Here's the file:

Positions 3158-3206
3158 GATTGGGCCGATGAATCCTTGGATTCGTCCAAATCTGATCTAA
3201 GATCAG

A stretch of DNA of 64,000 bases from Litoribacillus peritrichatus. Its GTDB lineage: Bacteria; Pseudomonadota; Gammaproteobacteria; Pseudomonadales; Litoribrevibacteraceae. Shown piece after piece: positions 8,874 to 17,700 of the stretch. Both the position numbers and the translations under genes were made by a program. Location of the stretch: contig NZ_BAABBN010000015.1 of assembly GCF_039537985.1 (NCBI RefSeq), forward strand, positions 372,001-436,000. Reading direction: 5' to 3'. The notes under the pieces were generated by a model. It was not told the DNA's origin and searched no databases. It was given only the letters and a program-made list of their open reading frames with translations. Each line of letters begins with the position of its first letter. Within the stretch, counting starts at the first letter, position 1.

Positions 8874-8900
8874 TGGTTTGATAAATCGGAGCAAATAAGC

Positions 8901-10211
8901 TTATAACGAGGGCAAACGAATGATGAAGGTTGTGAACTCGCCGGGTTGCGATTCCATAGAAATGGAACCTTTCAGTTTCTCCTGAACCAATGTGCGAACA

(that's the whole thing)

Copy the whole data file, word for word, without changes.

Positions 3158-3206
3158 GATTGGGCCGATGAATCCTTGGATTCGTCCAAATCTGATCTAA
3201 GATCAG

A stretch of DNA of 64,000 bases from Litoribacillus peritrichatus. Its GTDB lineage: Bacteria; Pseudomonadota; Gammaproteobacteria; Pseudomonadales; Litoribrevibacteraceae. Shown piece after piece: positions 8,874 to 17,700 of the stretch. Both the position numbers and the translations under genes were made by a program. Location of the stretch: contig NZ_BAABBN010000015.1 of assembly GCF_039537985.1 (NCBI RefSeq), forward strand, positions 372,001-436,000. Reading direction: 5' to 3'. The notes under the pieces were generated by a model. It was not told the DNA's origin and searched no databases. It was given only the letters and a program-made list of their open reading frames with translations. Each line of letters begins with the position of its first letter. Within the stretch, counting starts at the first letter, position 1.

Positions 8874-8900
8874 TGGTTTGATAAATCGGAGCAAATAAGC

Positions 8901-10211
8901 TTATAACGAGGGCAAACGAATGATGAAGGTTGTGAACTCGCCGGGTTGCGATTCCATAGAAATGGAACCTTTCAGTTTCTCCTGAACCAATGTGCGAACA